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17p13.3 genomic rearrangement in a Chinese family with split ... › publication › fulltext › 17p133-g... › publication › fulltext › 17p133-g...by Y Shen · 2018 · Cited by 3 — hybridization (CGH) was performed to detect copy number variations on a genome-wi

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17p13.3 genomic rearrangement in a Chinese family with split-hand/foot malformation with long bone deficiency: report of a complicated duplication with marked variation in phenotype Yuqi Shen1†, Nuo Si1†, Zhe Liu2, Fang Liu1, Xiaolu Meng1, Ying Zhang3* and Xue Zhang1,2*

Abstract Background: Split hand/foot malformation (SHFM) is a genetically heterogeneous limb malformation with variable expressivity. SHFM with tibia or femur aplasia is called SHFM with long bone deficiency (SHFLD). 17p13.3 duplications containing BHLHA9 are associated with SHFLD. Cases with variable SHFLD phenotype and different 17p13.3 duplicated regions are reported. The severity of long bone defect could not be simply explained by BHLHA9 overdosage or 17p13. 3 duplication. Methods: A four-generation Chinese SHFM family was recruited. Three family members have long bone defects, one male was severely affected with hypoplasia or aplasia in three of four limbs. Linkage analysis and direct sequencing of candidate genes were used to exclude six responsible genes/loci for isolated SHFM. Array comparative genomic hybridization (CGH) was performed to detect copy number variations on a genome-wide scale, and quantitative realtime polymerase chain reaction (qPCR) assays were designed to validate the identified copy number variation in the index and other family members. Results: No mutations were found in genes or loci linked to isolated SHFM. A ~ 966 kb duplication was identified in 17p13.3 by array CGH, in which BHLHA9 surrounding region presented as triplication. The qPCR assays confirmed the indicated 17p13.3 duplication as well as BHLHA9 triplication in all available affected family members and other two asymptomatic carriers. Given the incomplete penetrance in SHFLD, those two carriers were regarded as non-penetrant, which suggested that the genomic rearrangement was co-segregated with malformation in this family. Conclusions: The present study reports an additional SHFLD family case with 17p13.3 genomic rearrangement. To our knowledge, the 966 kb genomic rearrangement is larger in size than any previously reported SHFLD-associated 17p13.3 duplication, and the present family shows marked phenotypic variability with two asymptomatic carriers and one patient with an extremely severe phenotype. This rare case provides the opportunity to identify underlying genotype-phenotype correlations between SHFLD and 17p13.3 genomic rearrangement. Keywords: Split hand/foot malformation with long bone deficiency, 17p13.3 genomic rearrangement, BHLHA9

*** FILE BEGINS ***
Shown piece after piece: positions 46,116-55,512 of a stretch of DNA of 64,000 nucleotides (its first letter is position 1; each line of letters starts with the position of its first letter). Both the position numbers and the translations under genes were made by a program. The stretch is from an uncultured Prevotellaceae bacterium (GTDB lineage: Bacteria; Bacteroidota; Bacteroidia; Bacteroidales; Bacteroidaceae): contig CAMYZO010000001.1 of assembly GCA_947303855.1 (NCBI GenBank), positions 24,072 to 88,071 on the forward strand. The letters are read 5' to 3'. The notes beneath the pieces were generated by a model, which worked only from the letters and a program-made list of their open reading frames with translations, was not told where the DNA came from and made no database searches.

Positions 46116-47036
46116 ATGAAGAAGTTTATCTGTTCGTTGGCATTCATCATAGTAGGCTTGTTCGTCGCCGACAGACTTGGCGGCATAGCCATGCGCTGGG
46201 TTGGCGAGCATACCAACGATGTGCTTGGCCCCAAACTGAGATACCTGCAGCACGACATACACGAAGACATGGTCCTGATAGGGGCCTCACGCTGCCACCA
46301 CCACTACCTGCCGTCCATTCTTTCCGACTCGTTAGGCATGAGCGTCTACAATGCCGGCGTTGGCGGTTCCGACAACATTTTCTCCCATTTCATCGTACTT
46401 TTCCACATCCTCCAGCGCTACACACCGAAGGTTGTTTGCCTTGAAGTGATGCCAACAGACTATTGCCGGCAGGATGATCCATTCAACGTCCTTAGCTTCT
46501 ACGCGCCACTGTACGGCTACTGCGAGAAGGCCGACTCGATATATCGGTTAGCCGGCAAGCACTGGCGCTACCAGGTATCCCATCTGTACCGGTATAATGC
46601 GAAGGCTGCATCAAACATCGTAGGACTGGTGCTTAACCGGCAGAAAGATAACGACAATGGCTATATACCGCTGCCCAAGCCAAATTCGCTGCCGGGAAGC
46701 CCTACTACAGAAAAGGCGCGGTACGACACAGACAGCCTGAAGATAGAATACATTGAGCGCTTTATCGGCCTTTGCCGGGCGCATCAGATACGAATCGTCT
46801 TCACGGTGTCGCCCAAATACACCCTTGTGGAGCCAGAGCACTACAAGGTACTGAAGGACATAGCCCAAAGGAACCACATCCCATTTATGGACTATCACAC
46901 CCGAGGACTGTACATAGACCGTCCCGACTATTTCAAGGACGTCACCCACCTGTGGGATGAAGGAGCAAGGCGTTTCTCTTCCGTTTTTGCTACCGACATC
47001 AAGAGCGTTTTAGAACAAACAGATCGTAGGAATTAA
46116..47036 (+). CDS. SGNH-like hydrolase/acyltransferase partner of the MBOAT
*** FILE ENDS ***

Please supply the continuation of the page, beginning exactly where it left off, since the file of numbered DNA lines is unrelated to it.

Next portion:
* Correspondence: [email protected]; [email protected] † Yuqi Shen and Nuo Si contributed equally to this work. 3 Department of Obstetrics and Gynecology, Tianjin Medical University General Hospital, No.154, Anshan Road, Heping District, Tianjin 300052, China 1 McKusick-Zhang Center for Genetic Medicine, Institute of Basic Medical Sciences Chinese Academy of Medical Sciences, School of Basic Medicine Peking Union Medical College, No.5 Dong Dan San Tiao, Dongcheng District, Beijing 100005, China Full list of author information is available at the end of the article © The Author(s). 2018 Open Access This article is distributed under the terms of the Creative Commons Attribution 4.0 International License (http://creativecommons.org/licenses/by/4.0/), which permits unrestricted use, distribution, and reproduction in any medium, provided you give appropriate credit to the original author(s) and the source, provide a link to the Creative Commons license, and indicate if changes were made. The Creative Commons Public Domain Dedication waiver (http://creativecommons.org/publicdomain/zero/1.0/) applies to the data made available in this article, unless otherwise stated.

Shen et al. Orphanet Journal of Rare Diseases (2018) 13:106

Background Split-hand/foot malformation, affecting 1 in 8500– 25,000 newborns, is a developmental limb malformation characterized by median clefts of the hands and feet, syndactyly, and aplasia and/or hypoplasia of the phalanges, metacarpals, and metatarsals [1]. However, the phenotype varies greatly between families, within members of one family, and even among different extremities of a single individual, ranging from slight syndactyly and/or ectrodactyly to severe monodactyly. Currently, SHFM is categorized as either non-syndromic or syndromic, in terms of whether there are extra-limb manifestations. Non-syndromic SHFM includes isolated SHFM; and SHFM in association with other limb manifestations, such as tibia or femur aplasia, is called SHFM with long bone deficiency (SHFLD), and others involving fibula defects are designated as fibular agenesis with ectrodactyly (OMIM 113310). Until now, six genes/loci (SHFM1–6) have been identified as responsible for isolated SHFM. These include deletions, duplications, or rearrangements on 7q21.2-q21.3, heterozygous/homozygous mutations in DLX5 or heterozygous mutations in DLX6 (SHFM1, OMIM 183600), heterozygous duplications on 10q24 (SHFM3, OMIM 246560), heterozygous mutations in TP63 (SHFM4, OMIM 605289), heterozygous deletions on 2q31